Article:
Effective Compliance Training Methods to Increase Reporting

Brittany Tomkies
Executive Editor
Loyola University Chicago School of Law, JD 2017


A September 2016 survey from the Society of Corporate Compliance and Ethics (SCCE) found that 83% of compliance professionals said their program prevented misconduct at least once in the last two years with 46% of respondents saying their compliance program prevented five incidents or less and 22% reporting 6-10 incidents were prevented in a two year period.

The survey also recognized the significance of compliance training, noting that training drives inquiries or reports of wrongdoing. According to the survey, 14% of respondents saw a large increase in the number of inquiries and reports after conducting training on a compliance topic and 58% saw a slight increase. Overall, 76% of respondents reported that training led to an employee coming forward to reveal potential misconduct that subsequently led to corrective actions designed to prevent that misconduct from happening again.

Increased reporting rates sounds good, but what is effective compliance training?

Arguably one of the best places to start when considering employee training is with industry guidances. For example, the U.S. Department of Health and Human Services (HHS) Office of Inspector General (OIG) has released a number of guidance documents directed at various segments of the health care industry, such as – hospitals, nursing homes, third-party billers and durable medical equipment suppliers. These guidelines were created to encourage the development and use of internal controls to monitor adherence to applicable statutes, regulations and program requirements. For example, the Compliance Program Guidance for Hospitals was posted in the Federal Register by HHS OIG on February 23, 1998 and on January 31, 2005, the Supplemental Compliance Program Guidance for Hospitals was published.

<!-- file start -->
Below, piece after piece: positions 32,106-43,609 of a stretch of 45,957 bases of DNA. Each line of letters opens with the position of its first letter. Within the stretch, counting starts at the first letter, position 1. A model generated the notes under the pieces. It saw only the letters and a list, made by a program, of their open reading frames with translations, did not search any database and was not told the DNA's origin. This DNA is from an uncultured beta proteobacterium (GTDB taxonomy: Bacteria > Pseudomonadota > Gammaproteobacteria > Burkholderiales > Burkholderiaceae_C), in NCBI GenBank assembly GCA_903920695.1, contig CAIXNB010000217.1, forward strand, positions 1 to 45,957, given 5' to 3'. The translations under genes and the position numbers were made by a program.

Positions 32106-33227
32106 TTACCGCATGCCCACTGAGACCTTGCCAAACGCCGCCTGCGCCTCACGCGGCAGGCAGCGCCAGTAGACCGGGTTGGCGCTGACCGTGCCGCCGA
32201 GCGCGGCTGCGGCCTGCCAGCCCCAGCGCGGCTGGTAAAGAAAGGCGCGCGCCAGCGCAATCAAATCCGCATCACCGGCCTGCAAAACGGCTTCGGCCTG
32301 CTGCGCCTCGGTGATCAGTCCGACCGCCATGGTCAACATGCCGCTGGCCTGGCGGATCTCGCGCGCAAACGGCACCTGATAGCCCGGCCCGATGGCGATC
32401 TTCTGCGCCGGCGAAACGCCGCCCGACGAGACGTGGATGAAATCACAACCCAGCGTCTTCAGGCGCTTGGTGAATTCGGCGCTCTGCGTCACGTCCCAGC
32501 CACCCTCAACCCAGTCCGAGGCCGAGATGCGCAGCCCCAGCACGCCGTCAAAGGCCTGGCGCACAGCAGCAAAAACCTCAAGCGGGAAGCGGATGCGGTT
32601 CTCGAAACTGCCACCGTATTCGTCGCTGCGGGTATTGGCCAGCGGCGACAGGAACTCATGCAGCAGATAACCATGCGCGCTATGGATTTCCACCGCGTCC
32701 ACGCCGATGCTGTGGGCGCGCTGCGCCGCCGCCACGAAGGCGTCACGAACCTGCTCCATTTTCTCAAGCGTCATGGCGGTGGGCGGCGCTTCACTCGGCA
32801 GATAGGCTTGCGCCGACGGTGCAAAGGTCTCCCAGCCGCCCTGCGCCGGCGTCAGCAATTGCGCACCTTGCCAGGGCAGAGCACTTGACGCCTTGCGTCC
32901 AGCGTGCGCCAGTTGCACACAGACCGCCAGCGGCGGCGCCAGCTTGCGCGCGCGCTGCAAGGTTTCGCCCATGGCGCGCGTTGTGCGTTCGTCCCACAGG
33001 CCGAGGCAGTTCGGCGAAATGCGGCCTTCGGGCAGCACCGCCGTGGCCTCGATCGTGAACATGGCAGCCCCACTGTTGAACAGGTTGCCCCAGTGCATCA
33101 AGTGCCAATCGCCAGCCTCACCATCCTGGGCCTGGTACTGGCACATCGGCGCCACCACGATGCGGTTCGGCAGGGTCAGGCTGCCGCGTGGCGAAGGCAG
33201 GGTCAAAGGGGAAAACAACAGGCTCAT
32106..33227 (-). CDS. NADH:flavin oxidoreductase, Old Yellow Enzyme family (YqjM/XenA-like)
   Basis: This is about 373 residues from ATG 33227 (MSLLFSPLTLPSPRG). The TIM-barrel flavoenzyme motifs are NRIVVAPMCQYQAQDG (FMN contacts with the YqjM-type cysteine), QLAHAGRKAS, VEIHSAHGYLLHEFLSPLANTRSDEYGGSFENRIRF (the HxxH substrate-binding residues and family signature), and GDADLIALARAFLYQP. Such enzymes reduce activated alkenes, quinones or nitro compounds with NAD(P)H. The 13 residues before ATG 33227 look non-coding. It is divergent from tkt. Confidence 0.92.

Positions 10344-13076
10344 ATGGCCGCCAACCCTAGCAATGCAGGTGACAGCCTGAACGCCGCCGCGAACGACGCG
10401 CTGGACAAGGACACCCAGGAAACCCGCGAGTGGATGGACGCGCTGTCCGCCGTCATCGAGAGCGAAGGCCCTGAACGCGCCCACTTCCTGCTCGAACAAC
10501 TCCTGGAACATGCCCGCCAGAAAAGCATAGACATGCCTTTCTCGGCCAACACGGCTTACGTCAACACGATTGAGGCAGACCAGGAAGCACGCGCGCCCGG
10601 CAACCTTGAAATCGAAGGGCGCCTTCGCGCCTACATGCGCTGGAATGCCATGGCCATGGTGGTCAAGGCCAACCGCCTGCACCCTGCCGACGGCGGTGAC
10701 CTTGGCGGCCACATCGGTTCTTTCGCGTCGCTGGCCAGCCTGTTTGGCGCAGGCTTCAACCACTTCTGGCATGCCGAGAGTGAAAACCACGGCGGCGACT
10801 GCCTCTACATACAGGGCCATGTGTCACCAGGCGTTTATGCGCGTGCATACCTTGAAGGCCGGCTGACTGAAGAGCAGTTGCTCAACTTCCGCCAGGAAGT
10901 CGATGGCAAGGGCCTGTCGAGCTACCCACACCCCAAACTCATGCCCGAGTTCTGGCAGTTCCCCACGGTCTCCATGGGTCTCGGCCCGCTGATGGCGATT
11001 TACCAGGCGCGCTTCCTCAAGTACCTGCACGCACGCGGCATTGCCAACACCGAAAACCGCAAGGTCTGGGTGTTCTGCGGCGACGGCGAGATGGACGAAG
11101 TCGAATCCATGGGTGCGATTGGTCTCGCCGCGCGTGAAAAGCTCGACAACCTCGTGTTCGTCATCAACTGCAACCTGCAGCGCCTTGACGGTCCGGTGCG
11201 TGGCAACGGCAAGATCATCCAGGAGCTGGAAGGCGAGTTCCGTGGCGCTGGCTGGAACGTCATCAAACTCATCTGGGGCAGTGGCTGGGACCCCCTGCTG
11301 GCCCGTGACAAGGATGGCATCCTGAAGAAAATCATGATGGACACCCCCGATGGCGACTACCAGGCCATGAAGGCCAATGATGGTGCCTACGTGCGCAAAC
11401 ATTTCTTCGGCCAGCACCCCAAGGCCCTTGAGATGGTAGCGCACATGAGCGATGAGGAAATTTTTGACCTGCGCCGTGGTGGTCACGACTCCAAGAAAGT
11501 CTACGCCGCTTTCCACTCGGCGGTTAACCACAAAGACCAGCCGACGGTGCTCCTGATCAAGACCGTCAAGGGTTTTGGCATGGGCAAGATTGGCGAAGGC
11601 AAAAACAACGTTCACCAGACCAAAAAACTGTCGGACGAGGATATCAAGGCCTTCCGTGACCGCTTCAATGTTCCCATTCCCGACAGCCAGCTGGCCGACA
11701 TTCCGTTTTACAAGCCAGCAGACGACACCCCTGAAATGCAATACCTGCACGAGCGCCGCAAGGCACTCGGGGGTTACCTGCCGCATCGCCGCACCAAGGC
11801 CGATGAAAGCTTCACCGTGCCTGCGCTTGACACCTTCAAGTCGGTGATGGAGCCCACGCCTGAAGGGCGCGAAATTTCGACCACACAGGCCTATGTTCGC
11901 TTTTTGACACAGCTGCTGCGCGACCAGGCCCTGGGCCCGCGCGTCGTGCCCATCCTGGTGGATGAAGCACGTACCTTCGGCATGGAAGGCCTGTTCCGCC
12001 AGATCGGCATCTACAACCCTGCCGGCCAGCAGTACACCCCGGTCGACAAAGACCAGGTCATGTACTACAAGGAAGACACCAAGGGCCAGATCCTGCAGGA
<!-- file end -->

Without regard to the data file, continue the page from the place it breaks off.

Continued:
HHS OIG’s original guidance for hospitals states that “the proper education and training of corporate officers, managers, employees, physicians and other health care professionals, and the continual retraining of current personnel at all levels, are significant elements of an effective compliance program.” The guidance notes that all affected employees, physicians, independent contractors and other significant agents should receive periodic training on “Federal and State statutes, regulations and guidelines, [the] policies of private payors, and training in corporate ethics, which emphasizes the organization’s commitment to compliance with these legal requirements and policies.” HHS OIG notes that employees should be required to have a minimum number of educational hours, 1-3 hours is common on Corporate Integrity Agreements, and that continued employment should be conditioned on satisfactory completion. However, there is little guidance on how to conduct training. However, the need for effective training is clear and emphasized by HHS OIG’s use of the word “effective” 19 times in the original Hospital Guidance.

How can my company conduct effective training?

Compliance Education and Training can be delivered using one or more methods including: